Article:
A sample pair of the more traditional REV’IT! Philly jeans (dark indigo) and Jersey jeans (light wash) arrived also, but they both unfortunately have a 33 waist, too small for me or any of the wBW staff to squeeze into.
(Sales of the REV’IT! jeans have been brisk, limiting some of the stock over the summer!)
As a result, this is a “Quick Look” at the Memphis H20 jeans, with a captioned slideshow below illustrating some of the details of the nice-looking Philly and Jersey jeans.
Actually, I’m a jeans purist, so the Jersey jeans are more to my liking, with their worn-in street look and soft feel.
The Memphis H20 jeans have a Hydratex membrane bonded to the inside of the denim. We played with some hose-me-down water trials and the jeans are indeed waterproof, so we can confirm that right off.
The upper left pocket has one of those water-resistant type zippers, while the right-hand pocket is standard jean fare, as is the coin pocket on that side.
The front pockets on the Memphis jeans are rather shallow, at only 6″ deep (150 mm), which compares to a deep 9″ (230 mm) on the Jersey jeans.
The rear pockets are pretty much standard jeans shape also. They have a stylized “V” made from 5 rows of contrasting stitches, which give it a kind of ’70’s look, but maybe that’s the style now.
The seams are triple-stitched for strength and all of the REV’IT! jeans have dual belt loops in the center rear for strength and to connect to the REV’IT! Safeway belt (review).
The belt loops on either side are slanted forward slightly to help prevent a belt from binding when the rider is seated on the bike.
There are a few other detailing feature on the jeans, like tiny branded rivets on the front pockets where the stitching meets the waist.
Also includes are a couple of layers of denim that loop from the top of the pockets around to the back of the jeans just under the waistband and rivets on the center belt loops in the rear.
The latter is for decoration only; I wonder if the rivets could have been made functional to add strength to the belt loops and thus to the Safeway belt connector or if the stitching is strong enough.
This pair of Memphis H20 jeans have a 36 waist and 32 length. They feel all of a 36 and maybe a touch more. I probably should have had the Editor order the 34 waist instead.
There is no 35 waist (an uncommon size, as I’ve learned over the years). So I can say that the Memphis H20 jeans run to size, at least based on this example.
Memphis H20 jeans are available in sizes from 28Wx34L to 38Wx34L. The 32 length is considered short, believe it or not; the 34 is considered standard and 36 length is long. Those Dutchmen are pretty tall dudes, as we all know…
REV’IT! lists the fit as “loose”, but it’s not “baggy”.
You can see in the photos, the model usually takes a 35 or 36 waist and the Memphis H20 jeans appear to be about one size too big, at least in the waist and seat, so take that into account when you’re looking at the photos.
One thing that’s important to note is the rise in the Memphis H20 jeans’ waist: it’s short. I measured the rise — from the seam in the crotch to the top of the waistband — at just 10.25″ (26 cm) on the size 36×32 jeans.
The Overlap Manx jeans (review) from France in the same size also have a 12.25″ (31 cm) rise and both the Overlap and Diamond Gusset jeans are just like street jeans in this regard.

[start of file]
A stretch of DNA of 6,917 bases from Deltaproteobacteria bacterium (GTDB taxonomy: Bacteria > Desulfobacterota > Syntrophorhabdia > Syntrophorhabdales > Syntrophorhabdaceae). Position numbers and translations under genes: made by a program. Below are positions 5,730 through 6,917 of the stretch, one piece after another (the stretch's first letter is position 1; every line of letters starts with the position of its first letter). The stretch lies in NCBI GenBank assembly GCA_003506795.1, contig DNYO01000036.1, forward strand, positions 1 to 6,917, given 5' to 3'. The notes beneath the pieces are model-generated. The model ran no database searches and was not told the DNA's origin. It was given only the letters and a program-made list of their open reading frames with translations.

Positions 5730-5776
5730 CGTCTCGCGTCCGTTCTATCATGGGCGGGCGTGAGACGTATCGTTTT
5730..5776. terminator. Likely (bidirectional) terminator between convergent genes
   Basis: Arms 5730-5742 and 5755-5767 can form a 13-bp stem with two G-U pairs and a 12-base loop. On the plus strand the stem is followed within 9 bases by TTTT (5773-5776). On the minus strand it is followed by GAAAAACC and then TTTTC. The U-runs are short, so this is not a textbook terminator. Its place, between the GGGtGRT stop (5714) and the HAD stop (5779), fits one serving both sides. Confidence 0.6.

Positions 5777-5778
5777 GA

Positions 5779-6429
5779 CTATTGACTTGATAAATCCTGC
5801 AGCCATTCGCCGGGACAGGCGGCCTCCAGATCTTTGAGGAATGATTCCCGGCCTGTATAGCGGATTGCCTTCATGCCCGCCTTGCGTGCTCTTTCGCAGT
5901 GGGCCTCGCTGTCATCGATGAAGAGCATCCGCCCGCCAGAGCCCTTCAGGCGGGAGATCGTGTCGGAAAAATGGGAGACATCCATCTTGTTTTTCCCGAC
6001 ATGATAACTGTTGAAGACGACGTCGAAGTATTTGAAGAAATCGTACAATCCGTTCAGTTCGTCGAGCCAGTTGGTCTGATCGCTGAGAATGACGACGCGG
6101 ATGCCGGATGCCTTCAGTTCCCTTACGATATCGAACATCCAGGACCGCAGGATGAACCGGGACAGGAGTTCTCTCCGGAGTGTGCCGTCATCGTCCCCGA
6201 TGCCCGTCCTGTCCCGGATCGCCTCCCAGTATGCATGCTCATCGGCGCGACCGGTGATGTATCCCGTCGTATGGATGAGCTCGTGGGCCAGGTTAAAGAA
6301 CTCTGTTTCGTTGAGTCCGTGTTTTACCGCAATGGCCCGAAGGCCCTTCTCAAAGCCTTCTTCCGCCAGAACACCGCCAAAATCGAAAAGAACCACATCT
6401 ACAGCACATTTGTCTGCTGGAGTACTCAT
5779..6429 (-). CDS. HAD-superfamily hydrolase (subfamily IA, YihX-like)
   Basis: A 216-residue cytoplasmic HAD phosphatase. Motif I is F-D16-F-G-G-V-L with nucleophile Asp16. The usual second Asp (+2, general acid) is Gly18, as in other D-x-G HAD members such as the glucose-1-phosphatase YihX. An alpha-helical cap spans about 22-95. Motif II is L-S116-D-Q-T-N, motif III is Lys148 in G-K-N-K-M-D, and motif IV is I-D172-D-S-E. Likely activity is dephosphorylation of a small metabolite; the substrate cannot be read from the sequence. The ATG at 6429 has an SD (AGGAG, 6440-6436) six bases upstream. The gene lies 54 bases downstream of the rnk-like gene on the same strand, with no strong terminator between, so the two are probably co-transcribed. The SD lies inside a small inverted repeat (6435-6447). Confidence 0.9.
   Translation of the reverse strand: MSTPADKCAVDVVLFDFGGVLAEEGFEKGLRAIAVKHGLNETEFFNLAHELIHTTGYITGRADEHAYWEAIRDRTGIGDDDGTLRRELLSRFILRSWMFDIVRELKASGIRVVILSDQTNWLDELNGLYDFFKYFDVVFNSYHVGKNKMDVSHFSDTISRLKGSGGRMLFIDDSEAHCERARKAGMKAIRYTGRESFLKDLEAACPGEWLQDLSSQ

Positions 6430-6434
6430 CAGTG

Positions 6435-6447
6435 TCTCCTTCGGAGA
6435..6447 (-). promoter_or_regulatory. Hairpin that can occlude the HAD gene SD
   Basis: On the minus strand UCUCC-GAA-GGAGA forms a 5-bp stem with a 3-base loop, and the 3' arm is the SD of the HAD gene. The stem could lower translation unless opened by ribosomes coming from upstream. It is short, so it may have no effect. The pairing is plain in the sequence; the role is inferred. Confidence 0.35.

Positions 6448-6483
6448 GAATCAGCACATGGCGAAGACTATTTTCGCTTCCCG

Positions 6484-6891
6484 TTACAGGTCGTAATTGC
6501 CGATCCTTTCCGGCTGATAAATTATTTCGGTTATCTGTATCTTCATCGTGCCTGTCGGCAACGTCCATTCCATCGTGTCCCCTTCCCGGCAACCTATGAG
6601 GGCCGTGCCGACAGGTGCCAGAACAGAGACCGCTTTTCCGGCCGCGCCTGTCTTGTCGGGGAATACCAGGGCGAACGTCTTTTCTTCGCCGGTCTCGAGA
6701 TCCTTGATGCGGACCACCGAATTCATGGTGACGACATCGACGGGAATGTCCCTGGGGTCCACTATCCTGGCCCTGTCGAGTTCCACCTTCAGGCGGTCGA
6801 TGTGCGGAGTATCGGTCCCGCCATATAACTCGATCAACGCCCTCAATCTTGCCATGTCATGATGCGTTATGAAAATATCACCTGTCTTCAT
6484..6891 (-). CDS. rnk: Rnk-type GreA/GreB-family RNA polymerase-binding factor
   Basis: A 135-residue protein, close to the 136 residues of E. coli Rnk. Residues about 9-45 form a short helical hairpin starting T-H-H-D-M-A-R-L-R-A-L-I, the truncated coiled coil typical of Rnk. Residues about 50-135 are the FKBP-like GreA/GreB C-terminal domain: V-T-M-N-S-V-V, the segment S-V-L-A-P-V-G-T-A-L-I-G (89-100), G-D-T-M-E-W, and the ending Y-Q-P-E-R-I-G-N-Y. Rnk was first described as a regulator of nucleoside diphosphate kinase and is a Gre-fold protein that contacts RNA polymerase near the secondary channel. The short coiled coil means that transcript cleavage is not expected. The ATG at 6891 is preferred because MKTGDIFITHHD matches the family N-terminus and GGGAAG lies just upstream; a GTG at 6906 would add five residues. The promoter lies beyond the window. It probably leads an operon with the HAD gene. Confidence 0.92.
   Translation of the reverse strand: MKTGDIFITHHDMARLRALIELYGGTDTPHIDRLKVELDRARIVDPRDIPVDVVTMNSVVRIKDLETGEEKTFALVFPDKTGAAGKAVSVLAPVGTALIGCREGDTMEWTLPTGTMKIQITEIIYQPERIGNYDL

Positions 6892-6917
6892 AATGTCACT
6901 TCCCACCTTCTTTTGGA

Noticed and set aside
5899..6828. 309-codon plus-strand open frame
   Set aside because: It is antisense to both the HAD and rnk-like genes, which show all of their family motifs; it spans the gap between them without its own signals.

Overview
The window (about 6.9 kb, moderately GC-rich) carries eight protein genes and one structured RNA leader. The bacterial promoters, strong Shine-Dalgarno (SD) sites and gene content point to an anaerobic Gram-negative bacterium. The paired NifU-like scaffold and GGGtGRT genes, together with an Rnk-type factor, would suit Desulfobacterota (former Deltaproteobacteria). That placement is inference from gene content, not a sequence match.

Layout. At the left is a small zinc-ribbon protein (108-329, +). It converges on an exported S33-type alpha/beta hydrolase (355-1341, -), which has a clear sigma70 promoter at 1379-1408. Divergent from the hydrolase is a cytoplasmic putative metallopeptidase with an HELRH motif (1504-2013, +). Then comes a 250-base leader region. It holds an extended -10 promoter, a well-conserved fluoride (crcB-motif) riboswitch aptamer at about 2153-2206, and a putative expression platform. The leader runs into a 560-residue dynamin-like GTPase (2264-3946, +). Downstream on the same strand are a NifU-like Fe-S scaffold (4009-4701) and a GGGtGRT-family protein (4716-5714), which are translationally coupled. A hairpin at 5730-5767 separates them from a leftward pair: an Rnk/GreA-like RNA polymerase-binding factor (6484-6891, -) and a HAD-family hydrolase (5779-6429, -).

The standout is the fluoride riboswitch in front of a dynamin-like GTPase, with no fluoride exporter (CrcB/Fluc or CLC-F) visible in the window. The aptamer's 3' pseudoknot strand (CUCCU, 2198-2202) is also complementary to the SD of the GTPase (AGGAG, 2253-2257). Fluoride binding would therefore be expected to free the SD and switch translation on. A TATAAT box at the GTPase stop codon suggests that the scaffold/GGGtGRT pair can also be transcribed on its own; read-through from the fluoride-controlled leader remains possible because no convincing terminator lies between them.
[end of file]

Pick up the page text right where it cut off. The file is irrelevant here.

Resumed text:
That means that the rise in the Memphis H20 jeans is about 20% lower than a standard pair of street jeans and you can notice it in the photo below showing the inside front of the jeans (on the left).
The low rise is apparently aimed at younger riders, because it’s just too short for me and, in fact, I actually have a difficult time keeping the pants on, even with a belt, because the waistband doesn’t reach up far enough to cover my hips.
Granted, I could probably use a pair of Memphis jeans with a smaller waist, but then the rise would probably be even shorter, not longer.
So keep that in mind when you’re ordering the Memphis H20 jeans and measure a pair of your favorite street jeans first to see how they fit. If you like a low rise, these are your jeans.
If not, forget the waterproof idea. By the way, the 33 waist Philly and Jersey jeans have a 9″ rise (23 cm), which seems short to me also.
About That Waterproofing…
The more I started thinking about it, the more I wondered — “Do I really need waterproof jeans?” The answer is, “I’m not so sure.”
If you’re really a die-hard jeans wearer — and I guess the cruiser riders just may be — then the Memphis H20 jeans will look good and help to keep you dry if you’re caught out in a shower. Just remember to ditch the T-shirt and bring a waterproof jacket along!
The Hydratex liner in the Memphis H20 jeans mean that the air just doesn’t flow through the denim like it does with a non-waterproof pair — even the fully lined Kevlar type.
If you’re cruising along at speed on the bike, the air helps pull the moisture away from the jeans, but when you’re moving slow or not moving at all, the Memphis H20 jeans can feel pretty warm and a bit of moisture can build up inside.
So these would not be a good choice for jeans to wear to work, in my opinion. I put them on at one point and messed around in the yard a bit before taking a ride, and I could notice the difference compared to regular jeans.
The liner also gives the Memphis H20 jeans a slightly stiff feel, with a but of a canvas-like sort of sound as you walk. My feeling is that personally, I prefer the soft, broken-in jeans, like the REV’IT! Jersey jeans.